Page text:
A thorough inspection was carried out later - including the premises where the hypermarket stores its consumer products.
Tarantulas have multiplied this year, the experts said, because of the extremely hot temperature.
Planet named after Slovak satirist sparks trouble
AN ASTEROID named after the recently deceased Slovak cult comedian Július Satinský has sparked trouble between the astronomer who discovered the space body and his bosses in the Institute of Astronomy at Bratislava's Comenius University (AÚ UK).
"My bosses blamed me because I hadn't consulted the name with them before reporting it to the [reference] Centre for Small Planets in Cambridge, US," astronomer Adrián Galád from an observatory based in the western Slovak town of Modra said to the Slovak daily Pravda.
Galad, together with his former colleague Alexander Pravda, discovered the Satinský asteroid, which moves on an orbit between Mars and Jupiter, back in 1998. Before a planet is officially registered, it has to be observed for several seasons. And so the planet finally received its name this past March.
According to Pravda, who left the observatory for several reasons, including the hassle over the name of the planet, it is common practice for those who discover a planet to pick its name.
But AÚ UK head Vladimír Porubčan said that his institute would like to have astronomers consult the names with their bosses. "We don't want to interfere, but we do want to consult - the dignified representation of Slovakia is in play here," Porubčan said.
He said he had no objections towards the Satinský planet as such but insisted that because there are not presently many planets that were discovered by Slovaks, assigning them good representative names matters a lot to him.
"Also, the institute has a right to know about this in advance because the discoveries took place at its working premises, and with its devices," he said.
Although Galád has discovered many other planets apart from Satinský, he has not reported any names to Cambridge yet, as he is annoyed over the problems with the first one.
However, if those who discover a planet fail to report a name within a certain period of time, the Cambridge centre picks the name itself. Slovak astronomers are therefore advised to act quickly.
Dog eater convicted
POLICE convicted an 18-year-old man who stole and most likely ate about Sk150,000 (€3,600) worth of dogs.
Police did not publish the man's full name and only quoted him as Jakub H. from Chminianske Jakubovany, an eastern Slovak village.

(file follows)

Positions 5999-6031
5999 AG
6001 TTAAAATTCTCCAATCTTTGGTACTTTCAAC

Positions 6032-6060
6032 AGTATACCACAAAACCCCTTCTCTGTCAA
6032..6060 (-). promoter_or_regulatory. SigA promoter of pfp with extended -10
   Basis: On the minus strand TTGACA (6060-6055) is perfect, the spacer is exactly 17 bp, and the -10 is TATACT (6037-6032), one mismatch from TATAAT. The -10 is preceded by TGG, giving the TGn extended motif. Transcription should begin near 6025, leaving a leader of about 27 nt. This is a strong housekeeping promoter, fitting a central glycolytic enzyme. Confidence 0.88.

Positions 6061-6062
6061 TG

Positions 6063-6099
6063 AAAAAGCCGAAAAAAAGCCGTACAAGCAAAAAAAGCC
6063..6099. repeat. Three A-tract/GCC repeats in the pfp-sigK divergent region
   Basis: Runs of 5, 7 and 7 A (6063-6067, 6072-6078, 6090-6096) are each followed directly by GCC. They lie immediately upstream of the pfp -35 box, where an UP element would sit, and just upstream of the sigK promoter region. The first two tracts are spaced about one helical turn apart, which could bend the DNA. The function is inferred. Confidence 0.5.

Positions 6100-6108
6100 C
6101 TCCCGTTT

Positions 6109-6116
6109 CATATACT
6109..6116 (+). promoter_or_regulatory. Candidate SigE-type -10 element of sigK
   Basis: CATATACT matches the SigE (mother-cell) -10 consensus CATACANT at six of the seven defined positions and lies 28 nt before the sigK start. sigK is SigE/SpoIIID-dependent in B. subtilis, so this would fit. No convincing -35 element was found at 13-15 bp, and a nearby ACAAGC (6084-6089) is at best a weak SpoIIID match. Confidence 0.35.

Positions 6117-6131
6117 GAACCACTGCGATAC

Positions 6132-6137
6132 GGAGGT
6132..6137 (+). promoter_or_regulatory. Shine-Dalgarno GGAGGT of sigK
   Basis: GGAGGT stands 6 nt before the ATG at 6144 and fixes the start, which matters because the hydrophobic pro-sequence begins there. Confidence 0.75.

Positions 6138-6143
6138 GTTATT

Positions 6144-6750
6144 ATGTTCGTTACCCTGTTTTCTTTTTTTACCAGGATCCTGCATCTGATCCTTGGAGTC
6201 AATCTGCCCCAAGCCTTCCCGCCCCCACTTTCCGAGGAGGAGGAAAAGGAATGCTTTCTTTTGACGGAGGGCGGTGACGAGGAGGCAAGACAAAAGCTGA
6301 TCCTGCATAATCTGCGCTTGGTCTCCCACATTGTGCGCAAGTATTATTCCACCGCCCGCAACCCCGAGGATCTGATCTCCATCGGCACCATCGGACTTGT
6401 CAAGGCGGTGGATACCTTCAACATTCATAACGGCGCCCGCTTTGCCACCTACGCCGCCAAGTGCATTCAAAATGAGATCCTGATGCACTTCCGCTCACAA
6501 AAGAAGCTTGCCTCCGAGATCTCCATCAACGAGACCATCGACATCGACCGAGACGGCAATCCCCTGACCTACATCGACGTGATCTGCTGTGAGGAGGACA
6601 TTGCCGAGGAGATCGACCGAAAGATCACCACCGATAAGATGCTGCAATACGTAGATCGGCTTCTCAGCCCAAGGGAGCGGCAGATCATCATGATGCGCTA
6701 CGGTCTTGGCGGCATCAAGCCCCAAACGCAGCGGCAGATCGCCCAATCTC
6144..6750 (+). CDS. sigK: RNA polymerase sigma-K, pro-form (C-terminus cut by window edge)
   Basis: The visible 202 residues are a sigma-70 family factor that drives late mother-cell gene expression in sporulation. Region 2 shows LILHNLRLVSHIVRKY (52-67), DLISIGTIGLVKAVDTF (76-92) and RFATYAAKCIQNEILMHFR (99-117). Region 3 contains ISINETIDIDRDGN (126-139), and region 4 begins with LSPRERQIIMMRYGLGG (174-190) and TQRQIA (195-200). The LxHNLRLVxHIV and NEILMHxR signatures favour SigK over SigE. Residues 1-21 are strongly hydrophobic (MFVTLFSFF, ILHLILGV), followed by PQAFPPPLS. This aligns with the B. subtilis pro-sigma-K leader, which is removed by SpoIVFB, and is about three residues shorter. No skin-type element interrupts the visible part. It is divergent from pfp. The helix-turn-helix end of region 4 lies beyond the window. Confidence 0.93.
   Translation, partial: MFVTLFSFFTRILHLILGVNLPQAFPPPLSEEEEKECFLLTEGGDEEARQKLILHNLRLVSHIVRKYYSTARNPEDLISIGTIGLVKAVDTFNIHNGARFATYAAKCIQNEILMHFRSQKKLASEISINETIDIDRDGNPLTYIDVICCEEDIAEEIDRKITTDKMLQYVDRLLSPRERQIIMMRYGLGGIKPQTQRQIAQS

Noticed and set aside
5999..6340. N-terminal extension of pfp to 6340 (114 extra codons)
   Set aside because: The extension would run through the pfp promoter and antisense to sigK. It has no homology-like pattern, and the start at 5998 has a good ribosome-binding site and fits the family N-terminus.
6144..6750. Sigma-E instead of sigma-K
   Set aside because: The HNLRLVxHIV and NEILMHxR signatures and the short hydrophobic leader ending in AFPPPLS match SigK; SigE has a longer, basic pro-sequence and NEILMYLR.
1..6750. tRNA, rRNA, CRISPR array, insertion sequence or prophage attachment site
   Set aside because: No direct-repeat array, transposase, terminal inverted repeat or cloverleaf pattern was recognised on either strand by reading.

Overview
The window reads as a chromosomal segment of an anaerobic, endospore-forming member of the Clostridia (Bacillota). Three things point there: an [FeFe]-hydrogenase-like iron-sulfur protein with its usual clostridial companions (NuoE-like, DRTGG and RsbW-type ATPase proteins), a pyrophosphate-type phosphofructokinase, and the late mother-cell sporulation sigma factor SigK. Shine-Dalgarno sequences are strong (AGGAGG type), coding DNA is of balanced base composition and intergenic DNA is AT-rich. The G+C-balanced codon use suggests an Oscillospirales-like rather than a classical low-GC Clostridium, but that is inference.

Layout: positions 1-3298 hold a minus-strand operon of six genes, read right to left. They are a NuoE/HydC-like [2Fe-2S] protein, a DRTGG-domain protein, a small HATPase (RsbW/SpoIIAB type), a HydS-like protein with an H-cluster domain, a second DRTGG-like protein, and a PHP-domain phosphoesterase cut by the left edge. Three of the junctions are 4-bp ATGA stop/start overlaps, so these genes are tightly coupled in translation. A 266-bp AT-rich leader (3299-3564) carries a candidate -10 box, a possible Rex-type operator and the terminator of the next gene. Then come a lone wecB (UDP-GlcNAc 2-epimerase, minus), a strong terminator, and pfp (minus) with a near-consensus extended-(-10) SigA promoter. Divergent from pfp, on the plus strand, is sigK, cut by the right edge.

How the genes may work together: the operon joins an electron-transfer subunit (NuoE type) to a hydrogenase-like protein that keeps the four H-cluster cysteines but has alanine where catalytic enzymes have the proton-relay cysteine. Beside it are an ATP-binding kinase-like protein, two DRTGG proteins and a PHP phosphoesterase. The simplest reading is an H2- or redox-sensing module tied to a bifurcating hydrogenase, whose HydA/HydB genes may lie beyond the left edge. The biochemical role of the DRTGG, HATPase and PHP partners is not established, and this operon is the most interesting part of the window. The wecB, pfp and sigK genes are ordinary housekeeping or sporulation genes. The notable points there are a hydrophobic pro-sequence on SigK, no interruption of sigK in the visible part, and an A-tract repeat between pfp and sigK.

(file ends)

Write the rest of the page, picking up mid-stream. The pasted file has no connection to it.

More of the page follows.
Jakub H. stole several dogs in Košice and later ate them with his friends.
The Košice police spokeswoman said that in March of this year, the man stole several dogs of the Perro de Pressa Canario breed from a gardeners' area that is part of the town's Nad jazerom housing estate.
It is believed, however, that he stole more animals in Košice and that he and his fellow culprits concentrated on well fed dogs.
Perro de Pressa Canarios are considered first class watchdogs. The owner of the stolen dogs, Viliam Kemény, said to the Slovak daily SME that it was not the first time someone had stolen his animals.
"When I came to the garden, there was blood everywhere. They probably beat them with wooden clubs," Kemény said.
SWISS pilot is sorry to leave his plane, which is a gift, in Slovakia.
Spy plane up above metropolis
A SUPERSONIC Mirage 3 RS plane temporarily hovered above the eastern Slovak city of Košice and then landed safely at the local airport.
But rather than being immediately arrested on charges of espionage, the Swiss pilot, Markus Zürcher, and his jet were cheered by crowds as he stepped out of the carrier on October 22.
Zürcher was sent by his country's army to bring Slovakia the plane, a present from Swiss President Pascal Couchepin to an eastern Slovak air museum.
"It's a great machine," Zürcher said to the Slovak daily SME.
"This year we won a NATO pilots' competition with it. This type of plane has served in our air force for forty years now. I am a bit sorry that it's now finished, but it was the decision of our army leaders," Zürcher said.
Slovakia received the plane for a symbolic SF5 (€2).
But before the plane is put on display in the museum, three Swiss experts will adjust it to the standards of a safe museum exhibit.
"They have to dismantle all missiles that activate the catapult mechanism and fire extinguishers, the radio locator, and infrared sensors. They will delete the software from the dashboard because it's subject to secrecy. Only after that is done can visitors see it in the museum," Zürcher said.
18. Nov 2003 at 0:00